You can prevent back injuries in lots of ways. The main thing to remember is to stay active and make sure that your activity level matches your goals. For example, if you just want to make your normal life tasks easier, why squat and deadlift 100kgs? Stop at half your body weight and instead do single leg options.  A Physiotherapist can advise on what are going to be the most appropriate exercises for your goals.

Other things that you can do include:

  • If you are carrying excessive weight, try losing some. You should consult a dietician or healthcare provider for the best way to do this. Fast diets are not normally the answer for long term health.
  • Stop smoking. It has been shown that smoking increases the rate at which our discs degenerate which may contribute to injury and pain.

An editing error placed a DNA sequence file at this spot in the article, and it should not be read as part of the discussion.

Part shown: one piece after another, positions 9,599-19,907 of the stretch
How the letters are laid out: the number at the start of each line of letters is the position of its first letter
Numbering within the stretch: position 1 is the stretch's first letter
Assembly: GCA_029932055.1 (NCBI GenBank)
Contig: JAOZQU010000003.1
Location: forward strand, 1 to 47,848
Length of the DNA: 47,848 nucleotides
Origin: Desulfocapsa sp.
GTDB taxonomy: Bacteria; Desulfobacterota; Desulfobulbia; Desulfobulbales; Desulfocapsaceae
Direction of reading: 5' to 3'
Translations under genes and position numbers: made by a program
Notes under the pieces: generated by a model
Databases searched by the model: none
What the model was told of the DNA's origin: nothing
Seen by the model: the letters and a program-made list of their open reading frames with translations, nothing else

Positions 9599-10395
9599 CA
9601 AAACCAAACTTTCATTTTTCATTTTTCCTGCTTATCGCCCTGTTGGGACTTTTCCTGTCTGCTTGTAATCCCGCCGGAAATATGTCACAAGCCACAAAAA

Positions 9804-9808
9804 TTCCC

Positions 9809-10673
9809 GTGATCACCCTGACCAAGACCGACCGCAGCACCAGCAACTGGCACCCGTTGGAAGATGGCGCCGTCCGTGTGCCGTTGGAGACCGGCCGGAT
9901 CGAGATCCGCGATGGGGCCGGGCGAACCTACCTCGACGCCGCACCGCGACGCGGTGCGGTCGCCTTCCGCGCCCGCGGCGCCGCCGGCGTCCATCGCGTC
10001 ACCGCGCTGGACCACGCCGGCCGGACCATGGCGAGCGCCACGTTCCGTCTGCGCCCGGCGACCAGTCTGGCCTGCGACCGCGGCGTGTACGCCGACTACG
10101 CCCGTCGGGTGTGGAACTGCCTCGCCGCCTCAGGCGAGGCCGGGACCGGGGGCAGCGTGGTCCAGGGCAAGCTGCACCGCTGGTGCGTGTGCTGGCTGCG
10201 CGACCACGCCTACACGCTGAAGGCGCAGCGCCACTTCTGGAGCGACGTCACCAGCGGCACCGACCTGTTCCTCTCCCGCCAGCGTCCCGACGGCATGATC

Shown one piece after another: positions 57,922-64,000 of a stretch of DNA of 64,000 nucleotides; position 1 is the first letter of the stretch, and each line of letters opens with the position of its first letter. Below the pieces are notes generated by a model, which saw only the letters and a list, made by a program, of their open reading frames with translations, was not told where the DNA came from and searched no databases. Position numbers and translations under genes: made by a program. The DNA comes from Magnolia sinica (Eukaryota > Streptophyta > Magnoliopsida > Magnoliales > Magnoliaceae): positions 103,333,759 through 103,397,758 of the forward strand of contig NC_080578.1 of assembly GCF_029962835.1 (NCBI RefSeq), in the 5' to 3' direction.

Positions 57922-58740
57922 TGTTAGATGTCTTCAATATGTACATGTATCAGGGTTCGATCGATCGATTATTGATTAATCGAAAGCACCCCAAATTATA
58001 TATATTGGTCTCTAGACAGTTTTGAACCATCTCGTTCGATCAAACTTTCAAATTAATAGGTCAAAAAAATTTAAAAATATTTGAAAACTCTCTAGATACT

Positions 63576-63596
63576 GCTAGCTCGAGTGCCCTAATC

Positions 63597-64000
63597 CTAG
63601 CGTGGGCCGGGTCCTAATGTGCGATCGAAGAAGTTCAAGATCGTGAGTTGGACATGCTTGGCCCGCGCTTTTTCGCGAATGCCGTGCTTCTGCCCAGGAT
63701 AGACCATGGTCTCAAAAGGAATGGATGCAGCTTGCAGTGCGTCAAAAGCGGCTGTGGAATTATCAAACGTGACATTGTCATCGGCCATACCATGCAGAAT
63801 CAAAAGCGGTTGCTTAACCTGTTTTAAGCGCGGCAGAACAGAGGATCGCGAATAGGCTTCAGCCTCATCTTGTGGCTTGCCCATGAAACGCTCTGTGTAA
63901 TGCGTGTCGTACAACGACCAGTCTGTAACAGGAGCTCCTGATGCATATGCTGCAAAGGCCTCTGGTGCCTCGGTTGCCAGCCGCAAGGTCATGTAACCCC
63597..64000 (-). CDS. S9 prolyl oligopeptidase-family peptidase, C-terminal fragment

• Use the correct technique in your training. You should ask your Physiotherapist or Pilates instructor to look at your technique or recommend you to an appropriate strength and conditioning coach.
  • If you are mostly desk-based, ensure your workstation is well set up and your posture is well supported by your chair. Try not to just sit still but move regularly, ideally every 20 minutes.
  • Avoid repetitive and long car, train, and plane journeys. Doing these on a regular basis can increase the stresses on your back in the longer term due to the limitation of movement.
  • Engage in exercises to improve your movement, flexibility, stability and strength. One to One Pilates with an appropriately trained instructor is an excellent way of doing this!
  • Keep active but do the right exercises for you. If you are training for a marathon, it is not just running which will help you with this. Although you need to do a certain number of miles, use variety in your training and include non-impact work including swimming and weight training.
  • Listen to your body. If an activity causes you discomfort, stop it and think why this may be. In in doubt ask your Pilates instructor or physiotherapist.